MINSK, September 5 (RIA Novosti)
- UK, Belarus reject request to extradite former Kyrgyz president
- Kyrgyzstan sends Bakiyev case to court regardless of extradition
- Belarus rejects second Bakiyev extradition request
- Kyrgyz authorities detain ex-president Bakiyev's brother
- Kyrgyzstan to demand ousted President Bakiyev's extradition again
- Bakiyev denies lending Belarus money to pay gas debt
Belarus refused to extradite to Kyrgyzstan Zhanysh Bakiyev, a brother of the country’s ex-president wanted on murder charges, a spokesman for the Belarusian Prosecutor General’s office said on Wednesday.
Kyrgyzstan has repeatedly asked Belarus to honor its international legal commitments and extradite a brother of the republic’s ousted president Kurmanbek Bakiyev, who has been put on the Interpol wanted list on charges of triple murder of the former presidential administration chief Medet Sadyrkulov, chief of the International Institute of Strategic Studies Sergei Slepchenko, and driver Kubat Sulaimanov.
In late August, Kyrgyzstan requested the Commonwealth of Independent States (CIS) to assist in the extradition of Bakiyev within the framework of the CIS Convention on Legal Assistance and Legal Relations in Civil, Family and Criminal Matters.
The spokesman said that Belarus denied extradition in June 2012 on the basis of the CIS legal assistance convention, which bars extradition “when there are solid grounds to believe that the extradition request is related to the persecution of an individual on the basis of his race, gender, religion, ethnicity or political views.”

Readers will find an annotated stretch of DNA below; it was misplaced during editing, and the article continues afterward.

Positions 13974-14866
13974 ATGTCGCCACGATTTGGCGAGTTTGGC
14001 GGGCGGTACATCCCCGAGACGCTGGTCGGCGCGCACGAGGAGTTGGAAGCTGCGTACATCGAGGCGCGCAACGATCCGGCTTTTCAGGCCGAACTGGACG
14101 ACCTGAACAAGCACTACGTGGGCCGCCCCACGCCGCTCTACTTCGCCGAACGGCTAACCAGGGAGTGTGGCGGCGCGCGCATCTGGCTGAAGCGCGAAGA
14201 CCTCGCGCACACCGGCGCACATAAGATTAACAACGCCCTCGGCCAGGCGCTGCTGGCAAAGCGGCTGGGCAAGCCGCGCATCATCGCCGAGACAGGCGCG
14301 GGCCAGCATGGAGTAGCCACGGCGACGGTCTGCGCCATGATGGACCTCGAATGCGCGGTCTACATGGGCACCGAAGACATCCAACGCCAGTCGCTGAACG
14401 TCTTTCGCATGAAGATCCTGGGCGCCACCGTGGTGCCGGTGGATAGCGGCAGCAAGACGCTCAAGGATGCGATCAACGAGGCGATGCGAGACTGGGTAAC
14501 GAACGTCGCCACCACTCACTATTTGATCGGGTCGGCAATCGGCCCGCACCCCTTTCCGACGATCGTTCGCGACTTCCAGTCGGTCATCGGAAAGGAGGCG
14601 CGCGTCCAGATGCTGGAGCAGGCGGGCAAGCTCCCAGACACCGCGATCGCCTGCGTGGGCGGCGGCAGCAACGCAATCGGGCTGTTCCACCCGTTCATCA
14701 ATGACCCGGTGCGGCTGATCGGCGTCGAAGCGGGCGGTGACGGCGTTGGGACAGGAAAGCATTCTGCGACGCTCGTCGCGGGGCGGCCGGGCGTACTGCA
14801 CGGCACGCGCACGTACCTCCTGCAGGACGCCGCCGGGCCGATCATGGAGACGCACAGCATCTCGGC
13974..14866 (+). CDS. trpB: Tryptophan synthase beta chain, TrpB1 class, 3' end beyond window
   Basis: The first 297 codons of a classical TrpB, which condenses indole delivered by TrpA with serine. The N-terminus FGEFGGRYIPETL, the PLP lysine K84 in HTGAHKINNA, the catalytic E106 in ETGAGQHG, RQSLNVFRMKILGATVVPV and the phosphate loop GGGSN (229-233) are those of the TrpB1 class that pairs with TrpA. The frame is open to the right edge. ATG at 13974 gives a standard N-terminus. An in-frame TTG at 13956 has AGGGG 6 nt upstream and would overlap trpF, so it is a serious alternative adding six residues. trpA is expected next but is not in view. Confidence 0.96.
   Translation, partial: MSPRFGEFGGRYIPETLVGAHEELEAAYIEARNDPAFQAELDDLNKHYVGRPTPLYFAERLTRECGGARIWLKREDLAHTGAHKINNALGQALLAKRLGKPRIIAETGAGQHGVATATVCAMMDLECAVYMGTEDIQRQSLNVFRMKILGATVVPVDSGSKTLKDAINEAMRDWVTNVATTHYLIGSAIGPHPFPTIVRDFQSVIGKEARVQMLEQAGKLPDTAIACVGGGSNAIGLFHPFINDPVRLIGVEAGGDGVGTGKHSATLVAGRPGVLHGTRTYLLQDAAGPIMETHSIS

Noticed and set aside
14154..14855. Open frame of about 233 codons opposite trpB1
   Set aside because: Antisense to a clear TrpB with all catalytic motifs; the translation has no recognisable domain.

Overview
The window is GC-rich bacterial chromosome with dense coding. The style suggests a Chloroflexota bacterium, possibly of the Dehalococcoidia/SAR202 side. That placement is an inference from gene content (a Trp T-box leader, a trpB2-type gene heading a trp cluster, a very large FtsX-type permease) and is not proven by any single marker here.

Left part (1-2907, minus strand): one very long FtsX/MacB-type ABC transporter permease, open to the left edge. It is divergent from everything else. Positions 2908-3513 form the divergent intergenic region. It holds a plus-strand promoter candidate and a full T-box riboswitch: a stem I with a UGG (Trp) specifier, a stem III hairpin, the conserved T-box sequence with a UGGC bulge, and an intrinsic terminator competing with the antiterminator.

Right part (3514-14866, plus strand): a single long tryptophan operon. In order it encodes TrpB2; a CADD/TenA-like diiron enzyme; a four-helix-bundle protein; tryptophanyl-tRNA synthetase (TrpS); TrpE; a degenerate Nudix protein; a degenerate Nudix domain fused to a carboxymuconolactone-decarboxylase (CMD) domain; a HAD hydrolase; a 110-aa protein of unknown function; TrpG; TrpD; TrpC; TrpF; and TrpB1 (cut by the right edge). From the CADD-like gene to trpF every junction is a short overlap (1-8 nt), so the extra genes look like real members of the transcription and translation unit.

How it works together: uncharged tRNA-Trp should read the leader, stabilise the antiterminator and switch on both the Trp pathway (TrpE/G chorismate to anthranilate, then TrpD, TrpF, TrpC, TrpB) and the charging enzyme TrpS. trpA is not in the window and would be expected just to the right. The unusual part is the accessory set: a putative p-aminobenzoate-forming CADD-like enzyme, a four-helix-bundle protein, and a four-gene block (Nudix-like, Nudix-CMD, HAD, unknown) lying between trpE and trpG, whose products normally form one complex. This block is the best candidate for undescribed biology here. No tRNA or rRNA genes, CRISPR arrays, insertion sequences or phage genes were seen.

“Taking into account the events in Kyrgyzstan and the nature of charges laid against Bakiyev, the Belarusian side believes that the extradition request was filed due to persecution for political beliefs and was thus rejected,” the spokesman said.
Kyrgyzstan recalled its ambassador to Belarus after images of Zhanybek Bakiyev and his two assistants made near a restaurant in Minsk appeared on the internet.
Former Kyrgyz president Kurmanbek Bakiyev and many of his relatives and supporters fled into exile after a mass uprising in April 2010 that ousted the president. Opposition forces, brought to power by the revolt, put the two brothers on the international wanted list and the Interpol has issued a red notice for them.
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Erdogan will continue to help consolidate Islam’s influence in public life and use Islam as a political issue. It is hard to say what Turkey will do in the Muslim world, but Erdogan obviously does not need any more turmoil in neighboring countries.